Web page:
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Nova Blanche Forman Elementary School teacher Attiya Batool, teaches her 4th grade class virtually as her son, Nabeel, does his second grade classwork online wearing a face mask and headphones during the first day of school in Broward, on Aug. 19, 2020, in Davie, Fla.

Emily Michot/The Associated Press

Rita Achrekar is a risk management executive.

Parents, educators and administrators are anxious about school reopening this September. School boards are working hard to prepare for a safe return, yet parents face a difficult dilemma: Should they send their children back and risk them falling sick or infecting others in the family? Or should they keep them at home and risk the children falling behind in their studies and missing out on social interaction with classmates?

Teachers and administrators are understandably worried. How do they deliver quality education without compromising the health of teachers and students? The worries are unlikely to dissipate. Theresa Tam, Canada’s Chief Public Health Officer, recently warned us that the virus could be around until 2022 and we could see a “peaks and valleys” scenario or a “slow burn” scenario.

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As a risk management executive who has built and overseen risk frameworks at large, complex organizations, and as a mother of two daughters (now young adults) who attended public school, I believe we are missing a system that measures and communicates risk levels on an ongoing basis to parents, teachers and administrators. We need a system that indicates the level of health risk at any given time and a set of pre-defined actions associated with the signals. This is akin to traffic lights – green means “go,” amber means “slow down,” and red means “stop.”

For it to work, school boards would have to allow enough flexibility in switching between online and in-person classes that schools, teachers and families could respond quickly to changes in the level of risk.

Such a system would help advance the dialogue on how to run schools safely and provide greater comfort to parents and educators alike. No one has a crystal ball to foresee how the virus will play out over the school year, but a pragmatic team of public-health experts, administrators, educators and parents could agree to a set of indicators to assess the level of risk and associated mitigating actions with a goal of always operating schools safely.

An illustrative example would have four levels of risk – very low, low, moderate, and high – along with an early warning indicator (risk is increasing, stable or declining). The risk level would be assessed based on best available scientific measures (key risk indicators) determined by public-health experts and would include factors such as how many cases a community has (absolute number and relative to population), level of testing, 14-day trend, etc.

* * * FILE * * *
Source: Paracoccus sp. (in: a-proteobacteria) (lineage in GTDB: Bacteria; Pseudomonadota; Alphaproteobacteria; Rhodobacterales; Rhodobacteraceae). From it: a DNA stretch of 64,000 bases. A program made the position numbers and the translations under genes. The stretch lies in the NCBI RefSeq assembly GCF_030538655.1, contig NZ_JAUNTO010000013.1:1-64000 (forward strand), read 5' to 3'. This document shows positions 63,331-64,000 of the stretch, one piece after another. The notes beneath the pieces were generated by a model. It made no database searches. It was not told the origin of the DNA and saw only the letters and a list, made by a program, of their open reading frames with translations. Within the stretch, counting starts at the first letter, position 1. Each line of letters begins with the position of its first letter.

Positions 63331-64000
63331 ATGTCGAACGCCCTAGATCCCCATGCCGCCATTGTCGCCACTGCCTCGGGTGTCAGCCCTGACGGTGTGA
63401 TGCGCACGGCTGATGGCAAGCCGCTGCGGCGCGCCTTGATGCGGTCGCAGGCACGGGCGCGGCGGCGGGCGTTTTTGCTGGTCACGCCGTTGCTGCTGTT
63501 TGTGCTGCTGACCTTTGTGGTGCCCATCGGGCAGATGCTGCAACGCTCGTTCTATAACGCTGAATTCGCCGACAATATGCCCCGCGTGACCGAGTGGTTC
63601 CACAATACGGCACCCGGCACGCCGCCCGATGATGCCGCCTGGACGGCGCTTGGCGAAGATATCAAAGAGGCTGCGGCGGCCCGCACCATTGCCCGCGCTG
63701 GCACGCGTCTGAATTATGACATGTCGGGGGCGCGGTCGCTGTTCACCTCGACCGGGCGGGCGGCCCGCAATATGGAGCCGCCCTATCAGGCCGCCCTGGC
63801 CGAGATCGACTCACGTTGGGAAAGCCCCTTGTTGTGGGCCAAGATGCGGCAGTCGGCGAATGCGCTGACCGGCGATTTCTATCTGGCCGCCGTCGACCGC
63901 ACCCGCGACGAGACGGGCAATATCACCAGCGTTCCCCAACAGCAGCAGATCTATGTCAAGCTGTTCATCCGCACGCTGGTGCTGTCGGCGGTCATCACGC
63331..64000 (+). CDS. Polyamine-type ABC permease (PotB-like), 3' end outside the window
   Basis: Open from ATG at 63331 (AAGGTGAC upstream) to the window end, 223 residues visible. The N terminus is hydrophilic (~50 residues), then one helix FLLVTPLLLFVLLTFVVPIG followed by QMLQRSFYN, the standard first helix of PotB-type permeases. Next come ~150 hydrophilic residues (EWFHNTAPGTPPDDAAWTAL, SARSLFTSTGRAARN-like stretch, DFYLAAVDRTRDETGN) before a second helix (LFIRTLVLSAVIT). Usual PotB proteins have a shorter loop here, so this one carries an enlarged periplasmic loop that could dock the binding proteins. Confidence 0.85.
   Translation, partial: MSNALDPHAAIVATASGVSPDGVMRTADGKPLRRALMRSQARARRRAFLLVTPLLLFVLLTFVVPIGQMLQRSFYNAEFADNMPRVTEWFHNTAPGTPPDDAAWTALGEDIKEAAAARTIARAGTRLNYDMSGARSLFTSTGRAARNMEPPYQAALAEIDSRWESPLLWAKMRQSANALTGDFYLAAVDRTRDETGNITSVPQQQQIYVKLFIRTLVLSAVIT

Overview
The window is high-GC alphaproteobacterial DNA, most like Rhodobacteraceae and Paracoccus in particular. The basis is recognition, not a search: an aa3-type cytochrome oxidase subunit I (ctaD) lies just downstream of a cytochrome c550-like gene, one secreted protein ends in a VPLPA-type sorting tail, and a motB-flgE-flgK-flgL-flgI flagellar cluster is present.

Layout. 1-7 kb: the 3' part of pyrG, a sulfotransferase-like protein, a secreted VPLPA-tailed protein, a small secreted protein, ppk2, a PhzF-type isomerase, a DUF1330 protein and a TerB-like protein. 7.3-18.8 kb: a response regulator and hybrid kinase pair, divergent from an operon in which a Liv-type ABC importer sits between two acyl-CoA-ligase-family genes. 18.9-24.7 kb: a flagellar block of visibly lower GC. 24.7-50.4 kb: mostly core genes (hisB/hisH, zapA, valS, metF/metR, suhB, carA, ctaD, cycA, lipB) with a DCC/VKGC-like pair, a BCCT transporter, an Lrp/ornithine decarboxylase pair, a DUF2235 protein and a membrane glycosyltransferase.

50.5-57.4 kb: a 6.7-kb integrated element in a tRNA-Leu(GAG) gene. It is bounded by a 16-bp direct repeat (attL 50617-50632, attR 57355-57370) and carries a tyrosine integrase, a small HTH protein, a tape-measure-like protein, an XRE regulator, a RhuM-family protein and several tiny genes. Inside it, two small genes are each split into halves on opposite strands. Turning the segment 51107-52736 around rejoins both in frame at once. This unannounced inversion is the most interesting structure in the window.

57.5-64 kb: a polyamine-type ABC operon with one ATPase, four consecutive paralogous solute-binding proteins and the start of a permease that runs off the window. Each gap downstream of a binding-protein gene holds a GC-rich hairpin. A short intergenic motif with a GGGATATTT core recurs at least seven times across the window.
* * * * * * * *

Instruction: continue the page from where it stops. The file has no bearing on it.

At very low levels of risk, parents of elementary school students should feel reasonably confident that their child can participate in normal classroom activity, and teachers should feel comfortable being surrounded by students. Of course, preventive protocols such as handwashing, mask wearing, physical distancing, testing and contact tracing should continue as per public-health guidelines.

At low levels of risk, parents, students and teachers should be still comfortable, but a bit more cautious. Administrators could use enhanced safety protocols such as reducing classroom density by moving some students to outdoor spaces, gyms or libraries to ensure proper distance is maintained.

At moderate levels of risk, vulnerable students and teachers or those living with vulnerable family members would switch to online instruction; others would carry on in regular school.

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At a high level of risk, all classes would transition to online instruction. The early warning indicator would signal the direction in which the risk is headed (increasing, stable or declining) and allow everyone time to prepare for a change in the risk level.

The key risk indicators should be calculated and communicated daily on a website. The indicators themselves would have to be updated periodically based on the latest scientific information (e.g. availability of a vaccine or emergence of a new virus strain).

Surveillance and communication of risk levels should be co-ordinated across each province, with regions getting individual risk ratings. After all, Timmins, Ont., might have a different situation than Toronto. The system should be calibrated such that it would be conservative (e.g. better for a healthy student to take class online than a vulnerable one to attend in person).

No system is fool-proof, but we have to learn to live with the virus for a while. Just as a parent looks at the weather forecast to decide on a warm jacket, raincoat or shorts as they send off their child to school each day, a health risk gauge would give some confidence to parents as they decide daily to send their child off to school or opt for online classes.

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